What Types Of New CAD Workstations Are Likely To Emerge?
Because CAD workstations (in the form of desktops or laptops) perform complex mathematical calculations and graphics-intensive computing tasks, the workstations provide higher performance than standard or mainstream personal computers. In order to cope with innovations in CAD work, CAD workstations are constantly undergoing redesigns and improvements.
Some of the features that set CAD workstations apart from mainstream personal computers are:
- Support for a large number of memory sockets that use registered (buffered) memory modules. Typically, CAD workstations use ECC (Error-correcting code) memory, because data corruption cannot be tolerated.
- Support for multiple processor sockets and powerful CPUs. A typical workstation will use multiple CPU cores running at high clock rates, will have a large amount of cache, and will use multi-threading.
- Support for a high performance, reliable graphics processor. Next to a high-performance CPU, the GPU (Graphics Processing Unit) is the second most important component of a CAD workstation.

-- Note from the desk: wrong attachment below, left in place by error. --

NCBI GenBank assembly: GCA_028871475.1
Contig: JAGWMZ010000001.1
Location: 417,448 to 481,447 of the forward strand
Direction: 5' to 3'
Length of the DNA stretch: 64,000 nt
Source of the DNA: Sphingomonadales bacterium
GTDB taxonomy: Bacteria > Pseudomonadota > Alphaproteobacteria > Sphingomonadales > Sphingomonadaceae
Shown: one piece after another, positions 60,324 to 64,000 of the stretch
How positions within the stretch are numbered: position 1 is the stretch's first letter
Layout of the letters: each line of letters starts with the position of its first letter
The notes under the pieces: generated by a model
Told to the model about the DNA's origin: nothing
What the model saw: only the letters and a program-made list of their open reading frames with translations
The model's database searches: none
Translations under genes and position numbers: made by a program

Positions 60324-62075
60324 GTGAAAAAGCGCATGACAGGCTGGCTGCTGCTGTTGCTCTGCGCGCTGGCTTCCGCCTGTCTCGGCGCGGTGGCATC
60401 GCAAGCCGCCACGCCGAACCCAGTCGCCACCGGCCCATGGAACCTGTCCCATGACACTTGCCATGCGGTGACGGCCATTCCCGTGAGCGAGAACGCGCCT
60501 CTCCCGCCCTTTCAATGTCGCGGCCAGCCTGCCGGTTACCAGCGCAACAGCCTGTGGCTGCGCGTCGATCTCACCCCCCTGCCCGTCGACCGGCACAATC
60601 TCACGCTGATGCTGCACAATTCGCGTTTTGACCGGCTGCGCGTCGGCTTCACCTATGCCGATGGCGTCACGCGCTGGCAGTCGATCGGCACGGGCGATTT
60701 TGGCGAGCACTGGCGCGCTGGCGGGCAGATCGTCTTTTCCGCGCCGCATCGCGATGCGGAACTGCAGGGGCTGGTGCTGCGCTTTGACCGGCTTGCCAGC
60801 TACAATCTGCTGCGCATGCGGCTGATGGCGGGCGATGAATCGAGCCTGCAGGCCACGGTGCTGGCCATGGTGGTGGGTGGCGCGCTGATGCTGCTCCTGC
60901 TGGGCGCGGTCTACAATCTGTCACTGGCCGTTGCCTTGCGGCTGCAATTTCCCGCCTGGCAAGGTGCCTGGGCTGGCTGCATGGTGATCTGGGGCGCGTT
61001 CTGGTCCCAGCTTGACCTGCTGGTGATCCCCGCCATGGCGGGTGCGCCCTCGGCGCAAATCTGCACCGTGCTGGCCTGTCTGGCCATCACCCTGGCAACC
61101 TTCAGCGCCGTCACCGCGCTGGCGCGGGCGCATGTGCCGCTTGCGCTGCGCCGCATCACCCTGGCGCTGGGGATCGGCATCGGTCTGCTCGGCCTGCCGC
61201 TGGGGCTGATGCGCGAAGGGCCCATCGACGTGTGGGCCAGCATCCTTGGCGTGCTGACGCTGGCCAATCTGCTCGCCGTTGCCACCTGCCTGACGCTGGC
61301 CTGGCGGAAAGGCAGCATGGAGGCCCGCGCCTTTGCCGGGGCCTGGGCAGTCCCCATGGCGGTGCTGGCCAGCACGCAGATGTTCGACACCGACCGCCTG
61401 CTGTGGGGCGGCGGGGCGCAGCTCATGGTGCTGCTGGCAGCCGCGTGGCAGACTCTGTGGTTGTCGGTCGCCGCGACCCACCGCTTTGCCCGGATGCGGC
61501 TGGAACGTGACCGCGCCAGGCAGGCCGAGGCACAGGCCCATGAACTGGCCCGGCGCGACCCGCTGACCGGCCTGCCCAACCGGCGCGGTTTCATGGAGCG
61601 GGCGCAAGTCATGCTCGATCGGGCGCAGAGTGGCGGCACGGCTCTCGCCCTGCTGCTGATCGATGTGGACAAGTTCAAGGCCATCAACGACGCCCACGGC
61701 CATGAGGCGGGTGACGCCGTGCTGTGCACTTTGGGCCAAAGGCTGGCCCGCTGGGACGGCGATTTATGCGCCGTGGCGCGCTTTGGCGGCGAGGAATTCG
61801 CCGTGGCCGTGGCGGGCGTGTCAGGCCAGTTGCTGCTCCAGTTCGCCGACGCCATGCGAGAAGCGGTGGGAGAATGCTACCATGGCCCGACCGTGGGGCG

- Support for a large amount of data storage. SSDs (Solid State Drives), although more expensive than HDDs (Hard Disk Drives), are preferable because SSDs provide much faster data access. A blend of SSDs and HDDs could minimize the cost of the workstation.
- Operation under a reliable operating system with advanced features that include networking, reliability, and security.
Examples of two top-end CAD workstation (as of 2015) highlight the features just mentioned.
The first desktop CAD workstation is the Haswell Intel i7 4790K. It is equipped with 4 GHz Quad Core CPU, 32 GB RAM, 3TB HDD and 1000GB SSD. It uses a FirePro V7900 graphics card with 2GB RAM, and it runs on Windows 7 Professional. The workstation has a water-cooled casing, and sports many USB, display, and PCI slots.
The workstation provides top end computing power. Its shortcomings are (a) it provides only 8 parallel threads, (b) it is expensive, (c) it uses AMD GPU on Intel architecture, and (d) it has no optical drive.
The second desktop CAD workstation is the CybertronPC Blueprint CAD1194E.